China Resources ignores calls from activist over mine 'irregularities'
Shareholder activist calls on China Resources chairman Fu Yuning to cancel coal mine deal
China Resources Holdings has refused to accept an open letter from former journalist and self-declared shareholder activist Li Jianjun calling for the state-backed conglomerate's new chairman Fu Yuning to cancel its power unit's three coal investment deals, which Li said were full of irregularities.
Speaking to reporters outside China Resources' headquarters in Wan Chai, Li, a former Shanxi Evening News journalist, urged Fu, who is not a director of China Resources Power Holdings, to use his influence to cancel the coal investments worth more than 30 billion yuan (HK$37.5 billion) that the power firm signed in 2007.
Li tried to enter the China Resources' headquarters building to hand in the letter, but was prevented by security guards. After 15 minutes of argument, Li left after slipping his letter through the gap between the door and the floor.
A CRP spokesman declined to comment.
"The project did not yield any meaningful output since 2007 … either CRP's management were fools or there were some dirty dealings," Li said.
The investments included a coal mine, railway and port project in Inner Mongolia, involving more than 10 billion yuan, he added.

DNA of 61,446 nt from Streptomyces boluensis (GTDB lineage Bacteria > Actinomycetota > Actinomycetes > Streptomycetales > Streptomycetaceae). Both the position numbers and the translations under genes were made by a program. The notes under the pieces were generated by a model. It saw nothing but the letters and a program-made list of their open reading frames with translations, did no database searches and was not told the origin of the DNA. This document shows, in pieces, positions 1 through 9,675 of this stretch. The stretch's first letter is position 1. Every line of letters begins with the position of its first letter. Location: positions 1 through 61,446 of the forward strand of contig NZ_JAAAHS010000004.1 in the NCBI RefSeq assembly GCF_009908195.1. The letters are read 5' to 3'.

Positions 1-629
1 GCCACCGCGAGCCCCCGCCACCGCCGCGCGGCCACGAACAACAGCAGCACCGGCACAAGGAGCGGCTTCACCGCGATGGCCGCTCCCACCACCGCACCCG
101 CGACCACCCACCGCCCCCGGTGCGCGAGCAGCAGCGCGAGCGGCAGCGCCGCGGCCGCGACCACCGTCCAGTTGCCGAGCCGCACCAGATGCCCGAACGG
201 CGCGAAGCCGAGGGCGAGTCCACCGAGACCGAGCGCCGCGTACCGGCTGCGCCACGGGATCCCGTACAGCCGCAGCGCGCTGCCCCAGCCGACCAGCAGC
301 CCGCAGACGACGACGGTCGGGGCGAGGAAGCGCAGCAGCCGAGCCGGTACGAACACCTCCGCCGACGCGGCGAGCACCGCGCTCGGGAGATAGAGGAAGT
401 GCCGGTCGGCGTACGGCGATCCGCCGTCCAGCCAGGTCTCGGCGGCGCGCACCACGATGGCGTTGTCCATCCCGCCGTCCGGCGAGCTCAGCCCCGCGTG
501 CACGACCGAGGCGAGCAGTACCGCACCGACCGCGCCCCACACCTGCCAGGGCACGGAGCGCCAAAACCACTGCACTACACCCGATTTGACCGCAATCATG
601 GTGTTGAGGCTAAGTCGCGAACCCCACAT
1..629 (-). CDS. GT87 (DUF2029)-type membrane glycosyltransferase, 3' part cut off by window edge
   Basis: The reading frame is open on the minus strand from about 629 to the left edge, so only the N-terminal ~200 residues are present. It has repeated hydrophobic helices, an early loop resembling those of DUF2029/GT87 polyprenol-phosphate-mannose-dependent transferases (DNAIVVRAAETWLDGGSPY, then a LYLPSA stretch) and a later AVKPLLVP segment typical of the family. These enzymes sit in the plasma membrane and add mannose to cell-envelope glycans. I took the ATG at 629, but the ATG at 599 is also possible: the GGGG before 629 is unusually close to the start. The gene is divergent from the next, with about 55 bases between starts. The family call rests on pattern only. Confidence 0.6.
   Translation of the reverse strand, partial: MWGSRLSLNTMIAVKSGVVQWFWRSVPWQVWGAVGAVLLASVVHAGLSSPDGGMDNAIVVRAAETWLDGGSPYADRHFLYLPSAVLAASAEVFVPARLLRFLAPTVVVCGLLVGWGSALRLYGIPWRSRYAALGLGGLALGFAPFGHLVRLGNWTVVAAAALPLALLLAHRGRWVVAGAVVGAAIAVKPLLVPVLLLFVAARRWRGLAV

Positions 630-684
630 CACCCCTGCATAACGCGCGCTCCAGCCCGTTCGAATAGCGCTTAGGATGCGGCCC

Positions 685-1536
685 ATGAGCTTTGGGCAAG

Another is the 7.9 billion yuan acquisition of three coal mines in Shanxi and related processing and logistics assets in 2010, bought from Shanxi tycoon Zhang Xinmin.
Li said former CRP and China Resources chairman Song Lin had ordered that the assets be bought at a premium of several billion yuan despite the absence of valid mining rights. Song and Wang Shuaiting, also a former CRP chairman, have been placed under investigation for graft.
CRP earlier said the Shanxi government-led consolidation of the industry caused major delays in the extension of the mining rights.
Separately, Li said a coal mine development joint venture set up in 2009 by CRP with a firm controlled by another Shanxi tycoon, Xing Libin, also overpaid for coal mines by 2 billion yuan. He said his claims were based on information supplied by whistle-blowers at CRP.
Li's latest actions against CRP came a few weeks after Zhang gave an interview to a mainland newspaper, in which he said there was nothing wrong with the coal mining assets and the valuation at which he sold to CRP.
Sources close to China Resources earlier said they suspected Li was being funded by Lv Zhonglou, another Shanxi mining boss who last year lost a major legal battle with Zhang and also got beaten out by CRP in a coal mine acquisition in 2011.
They said Li and Lv wanted the Gujiao deal cancelled, which would hurt the cash-strapped Zhang. Li denied this allegation.